Yesterday I gained a better appreciation of life.
It was a fantastic moment.
For the past week I have been reading, ‘Entangled Life: How Fungi Make our Worlds, Change Our Minds and Shape Our Futures,’ by ‘Merlin Sheldrake.’
It’s all about fungi and moulds, their roles in the maintenance of life on earth (as an example, they enabled the move from aquatic life to land-living plants)(and now we have Sequoias.)
The chapter that threw me was about hallucinogenic mushrooms.
Psilocybin is a chemical that has come to the fore in the field neuropsychiatry over the past decade as it has been discovered to have potentially miraculous effects on the treatment of post-traumatic stress disorder, anxiety and severe depression.
Let’s face it, no one quite understands something as complicated as depression.
The exact biochemical events taking place in an person’s consciousness are beyond current science. (Think Pascal – if the human mind were understandable, humans would not be clever enough to understand it) (or, words to that effect).
For the most, we treat depression first with talking therapy (which can be very effective) and if that fails with medicines, usually SSRI’s such as Prozac.
I’ve just said, no one fully understands the underlying pathophysiology of depression. People have even less idea as to how antidepressants work.
When I joke about my work as a medical Shaman, I am not that far away from the methodologies of pharmaceutical companies who ply their trade.
I won’t go into the role the pharma industry has played in influencing the medicalisation of depression as that is getting off-topic and away from fungi.
You see, there is an idea that taking magic mushrooms, has an effect on something I had not heard-of before yesterday – the Default Mode Network, or DMN.
This is what happens to your brain when you aren’t doing anything.*
When your mind is not occupied writing a blog or holding a conversation.
It is part of the steady-resting state when your mind finds time to wander, when you might lapse into rumination; when you worry about the future, what you’ve just done or might do.
It is your brain ticking-over, like a car engine waiting for the lights to change.
You aren’t going anywhere yet lots is happening; you’re burning petrol.**
Now, had I been a cleverer fellow I might worked this out for myself.
And, you might have realised that when the DMN is functioning it could in certain people result in depression or anxiety.
I worry that I might not have enough time to complete all the work I have planned on Monday prior to the deadline when I will be asked to present the results of the…
Kind of thing.
The worry-wort brain.
It seems that Psilocybin has an effect on this network, disrupting or allowing a re-set, providing insights into the workings of the mind, ‘I might be worrying about the report for Monday, but hey, look at the vast span of time and space, tomorrow or the day after I won’t even be able to remember that worry, so, why worry?’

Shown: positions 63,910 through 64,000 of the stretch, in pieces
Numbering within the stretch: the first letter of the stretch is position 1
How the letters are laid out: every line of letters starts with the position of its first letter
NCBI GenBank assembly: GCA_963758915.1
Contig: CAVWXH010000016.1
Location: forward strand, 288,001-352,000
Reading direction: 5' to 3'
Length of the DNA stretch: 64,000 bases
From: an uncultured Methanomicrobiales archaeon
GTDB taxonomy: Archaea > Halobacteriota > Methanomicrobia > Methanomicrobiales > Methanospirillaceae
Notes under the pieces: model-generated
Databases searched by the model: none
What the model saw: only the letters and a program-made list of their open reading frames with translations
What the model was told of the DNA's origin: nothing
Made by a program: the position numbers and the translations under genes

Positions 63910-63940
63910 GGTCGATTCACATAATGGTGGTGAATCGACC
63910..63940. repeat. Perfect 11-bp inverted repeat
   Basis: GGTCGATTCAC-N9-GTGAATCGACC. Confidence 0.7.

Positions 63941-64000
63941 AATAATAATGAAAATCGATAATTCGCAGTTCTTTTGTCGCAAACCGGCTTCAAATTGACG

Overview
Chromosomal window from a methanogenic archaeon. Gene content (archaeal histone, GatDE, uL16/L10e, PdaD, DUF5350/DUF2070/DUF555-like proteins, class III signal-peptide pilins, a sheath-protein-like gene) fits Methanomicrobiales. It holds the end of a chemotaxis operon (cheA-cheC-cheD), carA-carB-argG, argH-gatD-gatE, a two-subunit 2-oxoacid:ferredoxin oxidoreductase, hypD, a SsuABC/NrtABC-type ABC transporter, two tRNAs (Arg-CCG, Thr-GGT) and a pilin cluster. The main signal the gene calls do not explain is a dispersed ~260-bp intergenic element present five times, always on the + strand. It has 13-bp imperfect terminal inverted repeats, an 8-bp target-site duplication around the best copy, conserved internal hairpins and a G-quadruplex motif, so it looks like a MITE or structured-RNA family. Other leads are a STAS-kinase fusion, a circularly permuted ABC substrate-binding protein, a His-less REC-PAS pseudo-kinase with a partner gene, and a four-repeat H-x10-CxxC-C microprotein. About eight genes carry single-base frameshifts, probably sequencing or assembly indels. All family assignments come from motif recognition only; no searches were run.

(I think of Bobby McFerrin ‘Don’t worry, be happy’.)
And for me this is fascinating as it puts meat onto the bones of something I’ve known for ages.
In the practice of Mindfulness Meditation (or Mindfulness Based Stress Reduction – MBSR) the state we call ‘mind-wandering’ is considered a source of much of what is wrong with people and society, it is at the core of why people become stressed, worried and depressed.
The goal of this meditation is to calm the wandering mind, to provide people with the resources to focus, to move away from the thoughts that leads to one thought and another, to bring you back to the moment – your breathing, for example.
With time it has been shown that practitioners of MBSR have significantly reduced levels of depression and anxiety (they also tend to be happier and more creative).
And here is the link.
Meditation as part of MBSR quietens the DMN, in a similar way to taking Psilocybin.
Yes, it is easier to take a brew of magic mushrooms than spend a decade meditating, yet, one strategy is legal the other not.
Also, funnily, something I mentioned a couple of blogs ago, around the state of Flow as described by Mihaly Csikszentmihalyi, this too is a means of manipulating the network, to allow a state of calmness.
Linking-up Flow (which I think I get when blogging or walking the dog or driving the car listening to Audible) with MBSR and the Psilocybin experience is for me a revelation.
How can we adopt this to help people?
Perhaps this understanding can help when I try to support those who are in the doldrums.
Perhaps the drug companies might find a way to make magic mushrooms that can be used therapeutically.
Perhaps we can tame Flow.
I am not advocating that anyone eats magic mushrooms – as of 2021 their consumption in the UK is illegal, also, like all things illegal, there is no way to judge safety or quality.
If you want to know more, find a good mycologist.
*Sentences like this always make me think of John Lennon… ‘Life is what happens when you are busy making other plans.’
**Unless you have an electric car like me #cheesysmile